About Careers Internship MedBlog Contact us
Medindia LOGIN REGISTER
Advertisement

Prenatal Stress Linked to Babies' Health in War Zones

by Bidita Debnath on February 4, 2016 at 2:31 AM
Font : A-A+

Prenatal Stress Linked to Babies' Health in War Zones

Children from war-torn areas of the globe are affected by trauma even before they are born, stated a recent study at University of Florida.

To gather their results, researchers went to the eastern Democratic Republic of Congo, a region routinely called "the worst place in the world" to be a woman, said Darlene A. Kertes, the study's lead author and an assistant professor in UF's department of psychology. Women in this unstable region are routinely the target of rape and other war-related traumas.

Advertisement


"Our research shows that stressful life experiences affect our bodies all the way down to our genes," said Kertes, who also is affiliated with the University of Florida Genetics Institute. The study was published in the January/February issue of Child Development, the flagship journal for the Society for Research in Child Development. The results showed that mothers' stressful life experiences were linked with epigenetic markers in key genes that regulate the body's response to stress, in both mothers and newborns.

"The study is one of the first of its kind to be conducted in a developing country," Kertes said. "Most information to date about effects of stress and trauma on prenatal development has been gathered in a Western context."
Advertisement

Samples of umbilical cord blood, placenta and the mothers' blood were collected at birth and tested for impacts of war trauma and chronic stress. The researchers looked at DNA methylation, an epigenetic process that makes genes more or less able to respond to biochemical signals in the body.

During pregnancy, a mother's bodily responses to stress are passed onto the fetus, affecting a child's brain development, birth weight and functioning of the children's own HPA axis even after they are born. The researchers looked at the babies' birth weight as an indicator of children's overall development. They found that stress-linked DNA methylation differences predicted lower birth weight.

"The stress exposure affected the maternal and fetal tissues differently, which shows that the impact of stress differs depending on an individual's life phase," Kertes said, adding that stress experienced at very young ages affects the way the body responds to stress throughout life.

This is the first time researchers have documented stress effects, either pre- or postnatal, on methylation of a gene called CRH in humans. CRH makes a hormone that triggers the body's stress response. The study also confirmed stress effects on several other genes known to be involved in the stress response.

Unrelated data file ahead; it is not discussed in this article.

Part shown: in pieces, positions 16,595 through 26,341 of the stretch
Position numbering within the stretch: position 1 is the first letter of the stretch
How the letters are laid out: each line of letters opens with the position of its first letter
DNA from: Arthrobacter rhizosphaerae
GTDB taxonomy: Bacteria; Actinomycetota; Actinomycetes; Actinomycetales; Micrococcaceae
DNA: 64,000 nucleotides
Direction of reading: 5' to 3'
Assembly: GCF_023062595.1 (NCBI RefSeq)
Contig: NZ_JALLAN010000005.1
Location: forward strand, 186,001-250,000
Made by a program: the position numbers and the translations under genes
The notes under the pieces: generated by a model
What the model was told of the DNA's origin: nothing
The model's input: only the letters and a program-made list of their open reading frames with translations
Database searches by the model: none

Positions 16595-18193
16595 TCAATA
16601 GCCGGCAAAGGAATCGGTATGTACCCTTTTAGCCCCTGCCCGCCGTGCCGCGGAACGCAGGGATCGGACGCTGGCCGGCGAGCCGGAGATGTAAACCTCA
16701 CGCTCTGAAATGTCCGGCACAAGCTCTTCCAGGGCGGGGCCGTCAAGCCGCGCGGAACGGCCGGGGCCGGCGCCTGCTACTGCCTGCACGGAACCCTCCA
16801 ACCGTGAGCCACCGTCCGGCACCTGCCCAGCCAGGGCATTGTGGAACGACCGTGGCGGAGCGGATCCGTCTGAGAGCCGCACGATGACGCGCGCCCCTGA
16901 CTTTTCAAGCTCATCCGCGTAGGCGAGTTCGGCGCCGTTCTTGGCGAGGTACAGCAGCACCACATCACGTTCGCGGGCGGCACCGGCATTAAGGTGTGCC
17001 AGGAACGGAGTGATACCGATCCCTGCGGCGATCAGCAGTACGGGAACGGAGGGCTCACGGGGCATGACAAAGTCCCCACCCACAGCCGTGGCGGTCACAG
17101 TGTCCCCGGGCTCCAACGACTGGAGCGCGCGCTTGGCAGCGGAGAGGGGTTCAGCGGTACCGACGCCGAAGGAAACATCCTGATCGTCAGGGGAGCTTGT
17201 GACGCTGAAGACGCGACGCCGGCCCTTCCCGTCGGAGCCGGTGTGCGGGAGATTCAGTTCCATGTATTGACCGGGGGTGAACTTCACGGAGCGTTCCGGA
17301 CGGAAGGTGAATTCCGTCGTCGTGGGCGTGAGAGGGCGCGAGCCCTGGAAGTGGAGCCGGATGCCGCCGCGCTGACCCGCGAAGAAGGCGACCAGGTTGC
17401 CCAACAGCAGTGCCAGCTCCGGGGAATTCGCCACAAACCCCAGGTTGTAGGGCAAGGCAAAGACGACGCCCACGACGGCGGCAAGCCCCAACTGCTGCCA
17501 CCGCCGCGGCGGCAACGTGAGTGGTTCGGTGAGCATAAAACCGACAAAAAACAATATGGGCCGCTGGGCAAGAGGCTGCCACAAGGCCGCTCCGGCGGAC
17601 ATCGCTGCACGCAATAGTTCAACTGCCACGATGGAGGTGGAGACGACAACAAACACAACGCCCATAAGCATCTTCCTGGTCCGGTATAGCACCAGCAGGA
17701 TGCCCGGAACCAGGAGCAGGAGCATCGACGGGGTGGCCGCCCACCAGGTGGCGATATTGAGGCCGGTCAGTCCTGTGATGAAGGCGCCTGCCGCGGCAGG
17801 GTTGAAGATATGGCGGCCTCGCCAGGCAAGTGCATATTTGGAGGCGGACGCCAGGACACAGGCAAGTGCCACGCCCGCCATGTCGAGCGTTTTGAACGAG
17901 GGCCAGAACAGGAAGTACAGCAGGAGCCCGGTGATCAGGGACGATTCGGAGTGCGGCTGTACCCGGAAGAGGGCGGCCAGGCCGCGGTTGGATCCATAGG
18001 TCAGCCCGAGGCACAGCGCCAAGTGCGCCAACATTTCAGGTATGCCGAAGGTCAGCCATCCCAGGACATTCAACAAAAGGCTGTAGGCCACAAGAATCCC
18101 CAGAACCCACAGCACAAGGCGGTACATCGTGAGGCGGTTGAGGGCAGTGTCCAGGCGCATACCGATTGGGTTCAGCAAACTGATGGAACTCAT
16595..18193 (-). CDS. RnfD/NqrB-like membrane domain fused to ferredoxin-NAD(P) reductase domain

Kertes and her colleagues have started to examine the longer term effects of stress on child development in conflict-ridden regions. She emphasized that traumatic events can also have cross-generational impacts. "War and conflict do not just impact the health and well-being for people who experience it directly," she said. "It can potentially have long-term consequences for future generations."

Source: Eurekalert
Advertisement

Advertisement
News A-Z
A B C D E F G H I J K L M N O P Q R S T U V W X Y Z
What's New on Medindia
Test Your Knowledge About Chromosomes?
Eating During Sunlight Hours Minimizes Mood Vulnerabilities
Know More About the Digestive System
View all
Recommended Reading
News Archive
Date
Category
Advertisement
News Category

Medindia Newsletters Subscribe to our Free Newsletters!
Terms & Conditions and Privacy Policy.

More News on:
Palpitations And Arrhythmias Stress Relief Through Alternative Medicine Stress and the Gender Divide Andropause / Male Menopause Pregnancy and Antenatal Care Heart Attack- Lifestyle Risks Is Your Man Moody? Tired All The Time Women More Prone to Road Rage Quiz on Weight Loss 

Most Popular on Medindia

Daily Calorie Requirements Hearing Loss Calculator Blood - Sugar Chart Iron Intake Calculator Blood Donation - Recipients Vent Forte (Theophylline) Color Blindness Calculator Drug - Food Interactions Diaphragmatic Hernia Calculate Ideal Weight for Infants
This site uses cookies to deliver our services. By using our site, you acknowledge that you have read and understand our Cookie Policy, Privacy Policy, and our Terms of Use
×

Prenatal Stress Linked to Babies' Health in War Zones Personalised Printable Document (PDF)

Please complete this form and we'll send you a personalised information that is requested

You may use this for your own reference or forward it to your friends.

Please use the information prudently. If you are not a medical doctor please remember to consult your healthcare provider as this information is not a substitute for professional advice.

Name *

Email Address *

Country *

Areas of Interests